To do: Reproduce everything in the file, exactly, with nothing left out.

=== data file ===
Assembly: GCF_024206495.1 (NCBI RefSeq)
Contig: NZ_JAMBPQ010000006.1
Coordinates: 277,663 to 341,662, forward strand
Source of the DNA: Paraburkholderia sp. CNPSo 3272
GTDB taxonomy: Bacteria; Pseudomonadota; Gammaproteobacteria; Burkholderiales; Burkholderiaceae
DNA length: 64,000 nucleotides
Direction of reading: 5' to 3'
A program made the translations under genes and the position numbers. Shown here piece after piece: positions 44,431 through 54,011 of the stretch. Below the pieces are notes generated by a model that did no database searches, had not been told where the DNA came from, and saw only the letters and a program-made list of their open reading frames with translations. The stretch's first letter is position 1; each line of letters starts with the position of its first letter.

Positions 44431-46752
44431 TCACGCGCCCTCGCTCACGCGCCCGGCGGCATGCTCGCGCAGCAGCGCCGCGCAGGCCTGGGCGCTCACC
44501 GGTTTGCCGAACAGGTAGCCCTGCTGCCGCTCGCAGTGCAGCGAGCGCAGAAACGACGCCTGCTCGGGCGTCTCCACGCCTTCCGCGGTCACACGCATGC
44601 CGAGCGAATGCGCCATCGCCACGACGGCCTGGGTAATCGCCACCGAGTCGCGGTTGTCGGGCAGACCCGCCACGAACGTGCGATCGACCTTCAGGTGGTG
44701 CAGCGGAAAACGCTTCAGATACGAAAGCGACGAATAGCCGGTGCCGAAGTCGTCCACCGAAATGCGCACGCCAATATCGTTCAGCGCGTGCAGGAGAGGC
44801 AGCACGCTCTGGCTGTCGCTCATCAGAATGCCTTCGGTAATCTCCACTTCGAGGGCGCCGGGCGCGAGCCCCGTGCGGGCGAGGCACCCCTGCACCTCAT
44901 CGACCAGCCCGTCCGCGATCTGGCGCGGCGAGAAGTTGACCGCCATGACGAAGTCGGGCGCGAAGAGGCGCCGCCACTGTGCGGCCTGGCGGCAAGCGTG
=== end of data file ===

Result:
Assembly: GCF_024206495.1 (NCBI RefSeq)
Contig: NZ_JAMBPQ010000006.1
Coordinates: 277,663 to 341,662, forward strand
Source of the DNA: Paraburkholderia sp. CNPSo 3272
GTDB taxonomy: Bacteria; Pseudomonadota; Gammaproteobacteria; Burkholderiales; Burkholderiaceae
DNA length: 64,000 nucleotides
Direction of reading: 5' to 3'
A program made the translations under genes and the position numbers. Shown here piece after piece: positions 44,431 through 54,011 of the stretch. Below the pieces are notes generated by a model that did no database searches, had not been told where the DNA came from, and saw only the letters and a program-made list of their open reading frames with translations. The stretch's first letter is position 1; each line of letters starts with the position of its first letter.

Positions 44431-46752
44431 TCACGCGCCCTCGCTCACGCGCCCGGCGGCATGCTCGCGCAGCAGCGCCGCGCAGGCCTGGGCGCTCACC
44501 GGTTTGCCGAACAGGTAGCCCTGCTGCCGCTCGCAGTGCAGCGAGCGCAGAAACGACGCCTGCTCGGGCGTCTCCACGCCTTCCGCGGTCACACGCATGC
44601 CGAGCGAATGCGCCATCGCCACGACGGCCTGGGTAATCGCCACCGAGTCGCGGTTGTCGGGCAGACCCGCCACGAACGTGCGATCGACCTTCAGGTGGTG
44701 CAGCGGAAAACGCTTCAGATACGAAAGCGACGAATAGCCGGTGCCGAAGTCGTCCACCGAAATGCGCACGCCAATATCGTTCAGCGCGTGCAGGAGAGGC
44801 AGCACGCTCTGGCTGTCGCTCATCAGAATGCCTTCGGTAATCTCCACTTCGAGGGCGCCGGGCGCGAGCCCCGTGCGGGCGAGGCACCCCTGCACCTCAT
44901 CGACCAGCCCGTCCGCGATCTGGCGCGGCGAGAAGTTGACCGCCATGACGAAGTCGGGCGCGAAGAGGCGCCGCCACTGTGCGGCCTGGCGGCAAGCGTG